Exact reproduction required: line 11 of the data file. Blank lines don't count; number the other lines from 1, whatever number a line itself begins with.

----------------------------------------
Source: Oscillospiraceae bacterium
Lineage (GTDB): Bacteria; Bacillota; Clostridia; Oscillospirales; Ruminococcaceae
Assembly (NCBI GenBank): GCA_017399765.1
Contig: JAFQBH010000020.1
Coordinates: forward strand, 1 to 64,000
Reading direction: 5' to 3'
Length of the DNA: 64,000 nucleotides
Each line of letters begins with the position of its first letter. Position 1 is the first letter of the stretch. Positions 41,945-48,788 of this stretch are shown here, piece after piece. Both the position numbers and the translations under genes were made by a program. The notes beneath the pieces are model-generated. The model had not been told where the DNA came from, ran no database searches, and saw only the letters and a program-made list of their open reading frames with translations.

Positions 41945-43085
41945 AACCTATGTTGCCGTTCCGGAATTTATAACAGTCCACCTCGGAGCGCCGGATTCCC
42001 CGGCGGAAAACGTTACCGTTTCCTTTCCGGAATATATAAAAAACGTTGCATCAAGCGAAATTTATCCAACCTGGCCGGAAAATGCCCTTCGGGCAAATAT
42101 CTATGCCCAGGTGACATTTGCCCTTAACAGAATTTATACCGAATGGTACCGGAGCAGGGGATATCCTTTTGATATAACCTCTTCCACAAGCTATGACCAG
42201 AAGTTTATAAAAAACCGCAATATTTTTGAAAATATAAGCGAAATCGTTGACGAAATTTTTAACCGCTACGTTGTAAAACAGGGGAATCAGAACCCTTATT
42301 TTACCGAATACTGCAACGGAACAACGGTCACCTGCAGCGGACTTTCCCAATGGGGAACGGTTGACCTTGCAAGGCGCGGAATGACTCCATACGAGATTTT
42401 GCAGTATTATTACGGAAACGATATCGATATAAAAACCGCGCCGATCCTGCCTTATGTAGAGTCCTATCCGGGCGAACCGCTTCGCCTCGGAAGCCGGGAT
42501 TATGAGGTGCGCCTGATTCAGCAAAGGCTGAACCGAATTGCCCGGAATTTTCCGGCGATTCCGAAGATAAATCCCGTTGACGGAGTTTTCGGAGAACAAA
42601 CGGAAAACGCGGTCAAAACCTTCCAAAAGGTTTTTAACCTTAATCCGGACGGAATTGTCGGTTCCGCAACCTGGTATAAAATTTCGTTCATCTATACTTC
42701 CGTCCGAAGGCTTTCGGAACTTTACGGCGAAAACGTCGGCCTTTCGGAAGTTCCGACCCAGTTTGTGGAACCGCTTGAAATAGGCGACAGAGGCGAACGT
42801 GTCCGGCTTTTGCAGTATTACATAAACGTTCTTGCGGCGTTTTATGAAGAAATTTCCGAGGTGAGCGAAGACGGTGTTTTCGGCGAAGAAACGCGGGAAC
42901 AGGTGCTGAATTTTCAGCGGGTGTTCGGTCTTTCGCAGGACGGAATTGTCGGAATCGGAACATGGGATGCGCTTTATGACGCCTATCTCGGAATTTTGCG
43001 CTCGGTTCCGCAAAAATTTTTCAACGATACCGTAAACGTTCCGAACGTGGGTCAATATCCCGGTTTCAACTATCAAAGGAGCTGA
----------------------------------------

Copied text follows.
42001 CGGCGGAAAACGTTACCGTTTCCTTTCCGGAATATATAAAAAACGTTGCATCAAGCGAAATTTATCCAACCTGGCCGGAAAATGCCCTTCGGGCAAATAT